• Stephen Lester uses a forklift to bring part of an armored vehicle-launched bridge to Rick Carrizales, who will attach it to the bridge. Before their new building at Anniston Army Depot was outfitted for this operation, employees working on AVLBs had to do much of the work outside due to the size of the bridges.

    AVLB repair shop gets new home

    Stephen Lester uses a forklift to bring part of an armored vehicle-launched bridge to Rick Carrizales, who will attach it to the bridge. Before their new building at Anniston Army Depot was outfitted for this operation, employees working on AVLBs had...

  • Mechanics Robert McDonald (foreground) and Charles Hanner repair a bridge panel in their new shop at Anniston Army Depot.

    AVLB repair shop gets new home

    Mechanics Robert McDonald (foreground) and Charles Hanner repair a bridge panel in their new shop at Anniston Army Depot.

  • Welder Phillip Swain uses an ultrasonic tester to check a bridge panel at Anniston Army Depot.

    AVLB repair shop gets new home

    Welder Phillip Swain uses an ultrasonic tester to check a bridge panel at Anniston Army Depot.

  • Mechanic Chris Nelson performs the final inspection on a bridge panel inside the new armored vehicle-launched bridge repair facility at Anniston Army Depot.

    AVLB repair shop gets new home

    Mechanic Chris Nelson performs the final inspection on a bridge panel inside the new armored vehicle-launched bridge repair facility at Anniston Army Depot.

ANNISTON ARMY DEPOT, Ala. - The mechanics, welders and other workers in the Bridge Assembly and Repair Branch have often braved the heat of summer and the cold of winter to work on the armored vehicle-launched bridge due to lack of space.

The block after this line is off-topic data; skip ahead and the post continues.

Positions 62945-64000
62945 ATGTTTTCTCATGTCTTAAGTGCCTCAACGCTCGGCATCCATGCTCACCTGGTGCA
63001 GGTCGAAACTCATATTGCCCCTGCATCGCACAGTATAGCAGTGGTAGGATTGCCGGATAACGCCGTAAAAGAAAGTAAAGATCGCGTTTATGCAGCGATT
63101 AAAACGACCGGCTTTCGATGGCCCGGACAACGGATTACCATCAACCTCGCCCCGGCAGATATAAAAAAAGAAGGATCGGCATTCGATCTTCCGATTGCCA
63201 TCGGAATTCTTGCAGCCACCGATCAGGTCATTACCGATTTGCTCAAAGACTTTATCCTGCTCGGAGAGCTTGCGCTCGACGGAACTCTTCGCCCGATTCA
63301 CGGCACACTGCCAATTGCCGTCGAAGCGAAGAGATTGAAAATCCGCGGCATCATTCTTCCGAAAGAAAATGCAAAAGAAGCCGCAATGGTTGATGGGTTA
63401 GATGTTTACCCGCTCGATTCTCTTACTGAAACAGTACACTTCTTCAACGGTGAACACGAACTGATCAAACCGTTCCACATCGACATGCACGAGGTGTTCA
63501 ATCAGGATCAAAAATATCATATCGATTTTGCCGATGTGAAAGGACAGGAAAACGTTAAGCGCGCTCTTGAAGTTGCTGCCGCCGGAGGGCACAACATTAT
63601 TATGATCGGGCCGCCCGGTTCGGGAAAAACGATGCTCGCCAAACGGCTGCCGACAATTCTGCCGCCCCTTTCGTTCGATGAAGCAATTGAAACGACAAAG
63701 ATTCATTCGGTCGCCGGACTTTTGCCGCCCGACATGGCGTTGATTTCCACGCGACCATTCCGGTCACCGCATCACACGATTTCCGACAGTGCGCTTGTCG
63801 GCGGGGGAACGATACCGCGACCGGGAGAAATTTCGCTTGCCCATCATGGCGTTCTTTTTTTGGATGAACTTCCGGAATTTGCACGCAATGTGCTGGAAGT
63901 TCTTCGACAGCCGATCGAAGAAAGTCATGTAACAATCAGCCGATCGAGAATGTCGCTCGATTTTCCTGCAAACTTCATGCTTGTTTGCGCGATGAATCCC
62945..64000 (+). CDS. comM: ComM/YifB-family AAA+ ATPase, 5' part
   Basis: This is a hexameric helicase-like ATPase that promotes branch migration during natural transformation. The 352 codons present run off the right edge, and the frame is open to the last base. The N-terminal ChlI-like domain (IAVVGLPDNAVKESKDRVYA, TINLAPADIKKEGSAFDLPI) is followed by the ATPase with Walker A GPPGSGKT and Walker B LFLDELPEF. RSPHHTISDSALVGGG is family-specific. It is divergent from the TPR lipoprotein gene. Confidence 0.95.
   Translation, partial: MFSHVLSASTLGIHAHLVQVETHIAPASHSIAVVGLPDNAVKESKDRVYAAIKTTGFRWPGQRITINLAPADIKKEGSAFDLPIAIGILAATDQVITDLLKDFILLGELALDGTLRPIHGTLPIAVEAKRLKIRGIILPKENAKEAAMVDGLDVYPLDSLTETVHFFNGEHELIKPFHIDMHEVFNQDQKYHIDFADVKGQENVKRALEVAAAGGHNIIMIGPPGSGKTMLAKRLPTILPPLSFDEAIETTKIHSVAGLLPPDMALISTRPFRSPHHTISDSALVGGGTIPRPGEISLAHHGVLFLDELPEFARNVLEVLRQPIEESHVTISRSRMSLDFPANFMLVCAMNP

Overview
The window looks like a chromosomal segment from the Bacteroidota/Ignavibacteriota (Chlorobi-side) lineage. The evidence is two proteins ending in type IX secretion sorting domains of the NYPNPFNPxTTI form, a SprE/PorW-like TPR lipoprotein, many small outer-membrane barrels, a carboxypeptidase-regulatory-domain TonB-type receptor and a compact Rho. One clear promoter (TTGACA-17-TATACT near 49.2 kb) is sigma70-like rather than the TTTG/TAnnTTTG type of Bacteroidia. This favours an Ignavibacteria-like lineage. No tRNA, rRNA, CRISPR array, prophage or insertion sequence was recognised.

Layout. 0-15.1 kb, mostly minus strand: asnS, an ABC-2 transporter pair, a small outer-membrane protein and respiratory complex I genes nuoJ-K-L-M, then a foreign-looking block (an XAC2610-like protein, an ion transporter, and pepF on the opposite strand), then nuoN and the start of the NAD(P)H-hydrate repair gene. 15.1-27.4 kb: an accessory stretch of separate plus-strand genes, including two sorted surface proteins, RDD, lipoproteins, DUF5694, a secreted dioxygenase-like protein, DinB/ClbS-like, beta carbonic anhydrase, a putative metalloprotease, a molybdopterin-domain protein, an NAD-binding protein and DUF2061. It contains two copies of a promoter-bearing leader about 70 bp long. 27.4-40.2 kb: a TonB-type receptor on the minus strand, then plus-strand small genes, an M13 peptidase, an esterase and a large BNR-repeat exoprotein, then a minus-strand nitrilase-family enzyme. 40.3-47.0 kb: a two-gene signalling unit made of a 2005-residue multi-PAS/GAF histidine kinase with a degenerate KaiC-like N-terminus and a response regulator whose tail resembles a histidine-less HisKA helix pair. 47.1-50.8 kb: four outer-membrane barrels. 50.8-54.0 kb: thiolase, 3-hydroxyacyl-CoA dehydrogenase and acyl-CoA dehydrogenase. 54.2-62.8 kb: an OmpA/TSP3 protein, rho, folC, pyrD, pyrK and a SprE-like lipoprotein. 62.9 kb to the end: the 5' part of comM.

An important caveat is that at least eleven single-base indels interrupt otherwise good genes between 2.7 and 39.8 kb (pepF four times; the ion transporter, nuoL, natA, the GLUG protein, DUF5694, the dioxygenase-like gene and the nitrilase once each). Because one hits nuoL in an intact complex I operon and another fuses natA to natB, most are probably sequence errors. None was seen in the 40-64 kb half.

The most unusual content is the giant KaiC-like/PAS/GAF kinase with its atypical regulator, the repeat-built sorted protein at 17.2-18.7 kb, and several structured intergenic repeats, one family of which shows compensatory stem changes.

Because the bridge is built on a tank chassis and can weigh up to 70 tons, its size requires a large area and lots of overhead clearance for workers to maneuver the panels and parts into place. In previous years, as the shop shared space with others, those workers did most of the disassembly and reassembly work in open lots throughout the Nichols Industrial Complex.

This caused a number of problems since not only the workers, but the parts and equipment, had to go from the shop to the lot.

"When we were working on lot 102, we had 15 to 20 minutes of travel time for each panel," said Tommy Lee, supervisor for the bridge assembly and repair shop. "There were times when the whole shop would be over there tearing down a bridge or putting one back together."

With four panels on each bridge, that meant an hour of travel time alone for each bridge's parts.

The AVLBs are needed to span areas of water or chasms where no bridge exists and the depot's repair shop builds them in two designs - 60 and 70 tons.

With need for the tracked vehicles increasing, Lee's workers have a shop to call their own and have been setting it up to suit repair and assembly work.

There is room, and enough overhead clearance, to take apart each bridge as it is brought into the building. There is also space for welding and an area for repair and inspection. Workers have yet to check the clearance for reassembly, but hope to do so in the next few weeks.

"Hopefully, everything will be able to be done in-house," said Mark LaShall, lead man for the shop, adding that a machining area is also in the plans.

Prior to the move, with the time needed to move parts and personnel to the lots for disassembly and reassembly, only four or five bridges could be done each month. In February, as their new shop becomes fully operational, eight AVLBs are planned and the workload is expected to grow.

Page last updated Thu January 7th, 2010 at 08:31